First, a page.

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How to Buy Quality Meat

cows in the field

Here are the key points you need to know in order to purchase quality meat, especially beef.

  • Source carefully, ask questions and buy from reputable places. Consider ButcherBox.com or check out www.EatWild.com as reliable places to start.  Dr. Mercola, at www.mercola.com, also has many articles with lists of places and organizations to find clean, sustainable food sources.
  • When you see labels on beef that say “no hormones administered” (and on beef, pork and chicken “no antibiotics added”), the USDA has required sufficient documentation and approval.
  • The USDA does require that labels making a claim of “100% Grass Fed” meet the “all-grass fed” standard; however, this does not prohibit drugs or animal by-products. I recommend looking for “100% Grass Fed and Finished” and Organic if possible, as a more reliable commitment statement.
  • The American Grass Fed Association seal is issued by an industry group that requires its members to feed cattle grass only and to never confine cattle or use antibiotics or hormones.
  • According to Larry Olmsted in his book Real Food Fake Food, bison and buffalo are still raised fully on free range, without feedlots, additives, fillers or additives. He claims it to still be the purest grass fed beef available.

A few other considerations include:

  • “Natural” is poorly defined and poorly regulated by the USDA and cannot be relied upon to protect you from the issues and concerns raised in the main article.  It refers more to processing, not as much how the animal is raised, so may be more about the use of nitrates, artificial flavors and additives, but again, is not well regulated.
  • “Grass-fed” basically applies both to CAFO operation cattle (because they started on grass then moved to feed lot) and to grass feeding operations that strive to fully grow the cattle on grass for several years but send the cattle to the feedlot for fattening for several weeks prior to slaughter.  In other words, any cow that has had grass at any time, qualifies to be called “grass fed”. So “grass-fed” can apply to an animal that never leaves the stall or pen outside, gets fed exclusively hay its whole life along with antibiotics, steroids and hormones.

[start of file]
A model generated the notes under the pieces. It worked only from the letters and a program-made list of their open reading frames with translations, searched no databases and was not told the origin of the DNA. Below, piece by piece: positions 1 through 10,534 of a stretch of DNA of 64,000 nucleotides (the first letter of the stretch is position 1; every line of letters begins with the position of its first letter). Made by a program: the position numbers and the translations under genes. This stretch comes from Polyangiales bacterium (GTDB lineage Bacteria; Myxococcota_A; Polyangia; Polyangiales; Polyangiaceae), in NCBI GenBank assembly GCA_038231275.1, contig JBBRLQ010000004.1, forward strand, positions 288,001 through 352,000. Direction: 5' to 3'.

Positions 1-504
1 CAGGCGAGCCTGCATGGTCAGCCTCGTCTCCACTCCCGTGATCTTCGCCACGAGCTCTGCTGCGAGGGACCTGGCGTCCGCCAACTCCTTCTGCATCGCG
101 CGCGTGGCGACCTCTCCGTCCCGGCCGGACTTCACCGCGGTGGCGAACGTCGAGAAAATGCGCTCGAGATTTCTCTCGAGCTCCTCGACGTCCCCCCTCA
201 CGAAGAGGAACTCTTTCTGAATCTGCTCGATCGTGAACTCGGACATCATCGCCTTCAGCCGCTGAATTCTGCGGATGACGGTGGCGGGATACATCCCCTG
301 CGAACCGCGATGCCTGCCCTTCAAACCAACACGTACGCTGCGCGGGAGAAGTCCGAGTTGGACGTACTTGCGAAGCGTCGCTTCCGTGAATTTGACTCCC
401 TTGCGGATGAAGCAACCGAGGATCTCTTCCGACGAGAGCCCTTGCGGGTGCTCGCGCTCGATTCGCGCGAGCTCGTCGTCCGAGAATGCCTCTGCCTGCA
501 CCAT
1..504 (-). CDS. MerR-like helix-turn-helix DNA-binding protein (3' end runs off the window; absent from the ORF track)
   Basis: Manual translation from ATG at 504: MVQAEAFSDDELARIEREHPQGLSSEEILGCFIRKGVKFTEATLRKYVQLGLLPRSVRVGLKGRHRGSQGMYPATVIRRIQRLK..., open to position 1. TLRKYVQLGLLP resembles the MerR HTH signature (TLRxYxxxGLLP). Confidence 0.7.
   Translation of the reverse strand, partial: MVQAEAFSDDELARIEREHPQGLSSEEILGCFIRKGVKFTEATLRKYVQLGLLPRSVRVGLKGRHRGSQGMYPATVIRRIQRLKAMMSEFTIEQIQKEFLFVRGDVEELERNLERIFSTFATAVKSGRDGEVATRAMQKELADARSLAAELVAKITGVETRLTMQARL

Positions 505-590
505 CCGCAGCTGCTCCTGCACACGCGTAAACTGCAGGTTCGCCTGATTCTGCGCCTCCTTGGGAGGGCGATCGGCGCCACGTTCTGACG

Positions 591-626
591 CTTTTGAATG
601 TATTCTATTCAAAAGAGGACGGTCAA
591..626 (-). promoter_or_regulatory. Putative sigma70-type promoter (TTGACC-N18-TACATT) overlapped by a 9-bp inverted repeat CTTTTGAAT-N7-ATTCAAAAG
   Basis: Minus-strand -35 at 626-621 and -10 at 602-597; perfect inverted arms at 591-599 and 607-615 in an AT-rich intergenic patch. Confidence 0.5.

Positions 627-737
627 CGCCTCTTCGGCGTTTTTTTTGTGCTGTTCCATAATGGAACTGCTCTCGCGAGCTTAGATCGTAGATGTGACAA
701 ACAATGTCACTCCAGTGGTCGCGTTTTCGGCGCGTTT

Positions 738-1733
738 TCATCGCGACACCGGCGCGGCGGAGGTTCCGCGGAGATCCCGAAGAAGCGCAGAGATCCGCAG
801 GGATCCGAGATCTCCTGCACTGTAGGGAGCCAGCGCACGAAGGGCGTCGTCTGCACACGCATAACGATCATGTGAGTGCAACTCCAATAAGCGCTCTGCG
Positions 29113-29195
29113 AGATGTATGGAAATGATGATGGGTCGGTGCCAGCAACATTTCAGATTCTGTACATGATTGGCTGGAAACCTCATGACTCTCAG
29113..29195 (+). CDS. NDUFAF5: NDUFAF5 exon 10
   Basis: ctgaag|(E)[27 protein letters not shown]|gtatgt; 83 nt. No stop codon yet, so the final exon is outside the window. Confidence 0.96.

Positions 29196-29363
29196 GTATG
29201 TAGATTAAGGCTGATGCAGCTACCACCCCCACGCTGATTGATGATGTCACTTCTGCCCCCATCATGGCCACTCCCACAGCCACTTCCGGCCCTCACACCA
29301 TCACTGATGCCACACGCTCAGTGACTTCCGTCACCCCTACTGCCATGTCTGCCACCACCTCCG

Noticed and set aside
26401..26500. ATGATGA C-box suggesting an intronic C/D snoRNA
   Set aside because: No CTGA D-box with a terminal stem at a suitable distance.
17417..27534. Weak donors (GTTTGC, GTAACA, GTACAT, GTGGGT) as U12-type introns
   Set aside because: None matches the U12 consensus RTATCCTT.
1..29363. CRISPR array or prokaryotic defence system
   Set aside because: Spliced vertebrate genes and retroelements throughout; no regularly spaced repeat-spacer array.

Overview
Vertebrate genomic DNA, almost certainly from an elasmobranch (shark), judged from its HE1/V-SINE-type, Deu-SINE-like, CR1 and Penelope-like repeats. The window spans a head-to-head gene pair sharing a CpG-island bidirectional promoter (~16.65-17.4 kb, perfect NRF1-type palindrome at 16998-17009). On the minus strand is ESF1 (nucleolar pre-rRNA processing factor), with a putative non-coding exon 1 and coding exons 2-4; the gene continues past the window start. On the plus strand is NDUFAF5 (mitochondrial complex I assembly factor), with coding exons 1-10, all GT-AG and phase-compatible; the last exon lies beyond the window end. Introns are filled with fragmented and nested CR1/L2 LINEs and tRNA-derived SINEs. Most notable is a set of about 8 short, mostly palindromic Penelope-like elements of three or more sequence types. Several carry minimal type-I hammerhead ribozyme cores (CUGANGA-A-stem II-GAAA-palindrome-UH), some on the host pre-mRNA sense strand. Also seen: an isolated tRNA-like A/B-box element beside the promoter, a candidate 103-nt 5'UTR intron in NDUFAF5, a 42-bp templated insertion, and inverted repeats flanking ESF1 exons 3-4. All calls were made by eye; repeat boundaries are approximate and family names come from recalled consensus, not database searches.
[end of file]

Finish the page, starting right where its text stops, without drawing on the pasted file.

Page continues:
• Organic does not necessarily make it grass fed nor does grass fed make it Organic. Organic meat and dairy will be hormone and antibiotic free, but the animal will have spent most of its life confined in a feedlot and fed the organic corn and soy.  Sadly, the vast majority of organic beef and dairy products sold in the U.S. today come from feedlot animals.
  • Unless meat is labeled both Organic and 100% Grass fed, it isn’t.
  • Words like “premium”, “premium natural”, “no additives”, “free roaming”, “humane” or “pesticide free” have no meaning or regulation tied to them, but are allowed.
By |2017-06-06T06:04:55-05:00June 4th, 2017|General, NANCY’S NUTRITIONAL NUGGET|